Sports can benefit from wearables, help drive interest

Using wearables allows athletes to collect even more data about their physical activities.

31 seconds read time

Wearable manufacturers can pitch their products to a wide possible customer base, but attracting athletes could be of major focus in the future.

Sports can benefit from wearables, help drive interest |

Many endurance athletes already rely on heart rate monitors and GPS units, but companies hope devices that are able to track additional metrics, such as skin temperature and respiration, are appealing. The hardware is important, but companies must create appealing partnerships so that all collected data can be easily observed by active consumers.

Instead of trying to create a product to compete with trusted GPS units, wearable manufacturers may try to make clothing, shoes, sunglasses, and other athletic gear smarter.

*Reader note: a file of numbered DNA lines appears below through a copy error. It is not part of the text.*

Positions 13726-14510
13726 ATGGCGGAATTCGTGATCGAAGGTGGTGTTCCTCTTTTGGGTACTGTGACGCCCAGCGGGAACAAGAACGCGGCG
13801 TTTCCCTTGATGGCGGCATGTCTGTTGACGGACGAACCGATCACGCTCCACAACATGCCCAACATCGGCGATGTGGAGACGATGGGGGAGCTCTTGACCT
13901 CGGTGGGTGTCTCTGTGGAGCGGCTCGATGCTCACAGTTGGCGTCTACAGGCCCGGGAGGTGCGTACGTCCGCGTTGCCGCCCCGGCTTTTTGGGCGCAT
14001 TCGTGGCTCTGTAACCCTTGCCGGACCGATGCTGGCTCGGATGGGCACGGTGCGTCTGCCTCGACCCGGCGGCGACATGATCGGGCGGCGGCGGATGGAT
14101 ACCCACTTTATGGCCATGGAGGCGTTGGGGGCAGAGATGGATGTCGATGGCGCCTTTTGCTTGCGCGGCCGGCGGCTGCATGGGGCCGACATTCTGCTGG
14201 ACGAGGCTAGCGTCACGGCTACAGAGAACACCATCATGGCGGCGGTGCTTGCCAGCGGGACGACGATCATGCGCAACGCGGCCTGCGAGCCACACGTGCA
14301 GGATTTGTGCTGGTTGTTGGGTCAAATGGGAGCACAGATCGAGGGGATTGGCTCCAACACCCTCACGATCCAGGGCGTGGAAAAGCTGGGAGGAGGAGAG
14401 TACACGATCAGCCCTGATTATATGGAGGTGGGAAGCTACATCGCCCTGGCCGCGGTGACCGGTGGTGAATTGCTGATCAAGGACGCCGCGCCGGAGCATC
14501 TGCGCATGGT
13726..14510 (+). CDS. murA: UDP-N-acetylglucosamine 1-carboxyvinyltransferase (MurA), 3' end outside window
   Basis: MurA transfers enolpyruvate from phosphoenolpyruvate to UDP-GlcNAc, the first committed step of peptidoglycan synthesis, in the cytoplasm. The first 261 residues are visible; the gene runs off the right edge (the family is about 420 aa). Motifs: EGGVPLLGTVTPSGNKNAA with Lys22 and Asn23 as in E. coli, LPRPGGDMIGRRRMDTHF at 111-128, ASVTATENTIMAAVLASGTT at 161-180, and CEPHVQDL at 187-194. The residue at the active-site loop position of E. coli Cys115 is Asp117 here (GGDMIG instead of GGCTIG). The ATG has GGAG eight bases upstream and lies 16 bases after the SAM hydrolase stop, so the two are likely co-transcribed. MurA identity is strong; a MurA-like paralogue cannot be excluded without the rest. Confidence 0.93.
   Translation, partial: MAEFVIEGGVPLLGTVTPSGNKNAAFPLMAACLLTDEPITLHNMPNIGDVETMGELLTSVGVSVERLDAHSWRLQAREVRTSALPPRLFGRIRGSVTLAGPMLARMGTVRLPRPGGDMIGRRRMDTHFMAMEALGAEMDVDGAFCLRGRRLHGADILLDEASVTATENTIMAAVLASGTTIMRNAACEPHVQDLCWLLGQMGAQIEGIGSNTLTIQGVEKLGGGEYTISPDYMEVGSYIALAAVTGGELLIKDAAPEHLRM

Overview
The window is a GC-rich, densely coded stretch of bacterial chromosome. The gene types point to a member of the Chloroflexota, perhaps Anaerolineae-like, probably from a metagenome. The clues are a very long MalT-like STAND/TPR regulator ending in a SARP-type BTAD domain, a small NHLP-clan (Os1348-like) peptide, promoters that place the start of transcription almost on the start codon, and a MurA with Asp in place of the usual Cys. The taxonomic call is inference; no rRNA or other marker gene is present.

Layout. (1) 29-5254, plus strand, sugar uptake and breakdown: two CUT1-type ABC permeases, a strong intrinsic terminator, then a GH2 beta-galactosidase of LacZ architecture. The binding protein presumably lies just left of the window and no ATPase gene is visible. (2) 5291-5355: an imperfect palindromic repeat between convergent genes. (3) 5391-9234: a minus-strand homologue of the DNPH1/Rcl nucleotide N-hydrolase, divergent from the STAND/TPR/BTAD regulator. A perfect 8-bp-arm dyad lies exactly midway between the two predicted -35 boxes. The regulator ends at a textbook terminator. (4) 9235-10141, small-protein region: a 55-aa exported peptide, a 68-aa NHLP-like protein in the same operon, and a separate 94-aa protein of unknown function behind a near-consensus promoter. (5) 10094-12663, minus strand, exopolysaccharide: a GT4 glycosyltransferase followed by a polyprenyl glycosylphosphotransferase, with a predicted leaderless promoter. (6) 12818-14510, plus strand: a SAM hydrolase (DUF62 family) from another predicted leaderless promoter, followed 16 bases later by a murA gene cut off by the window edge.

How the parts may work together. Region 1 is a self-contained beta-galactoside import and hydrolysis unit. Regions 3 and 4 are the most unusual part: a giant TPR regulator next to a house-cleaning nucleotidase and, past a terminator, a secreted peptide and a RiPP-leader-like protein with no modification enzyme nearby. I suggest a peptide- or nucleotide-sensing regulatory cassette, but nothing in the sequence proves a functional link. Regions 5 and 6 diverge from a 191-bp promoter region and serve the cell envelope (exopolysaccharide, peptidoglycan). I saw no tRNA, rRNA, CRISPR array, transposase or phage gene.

There will be 285 million wearables in use by 2017, according to ABI Research - and the number of connected Things will total upwards of 50 billion by 2020, Cisco Systems predicts.

An experienced tech journalist and marketing specialist, Michael joins TweakTown to cover everything from cars & electric vehicles to solar and green energy topics. A former Staff Writer at DailyTech, Michael is now the Cars & Electric Vehicles News Reporter and will contribute news stories on a daily basis. In addition to contributing here, Michael also runs his own tech blog,, while he looks to remain busy in the tech world.

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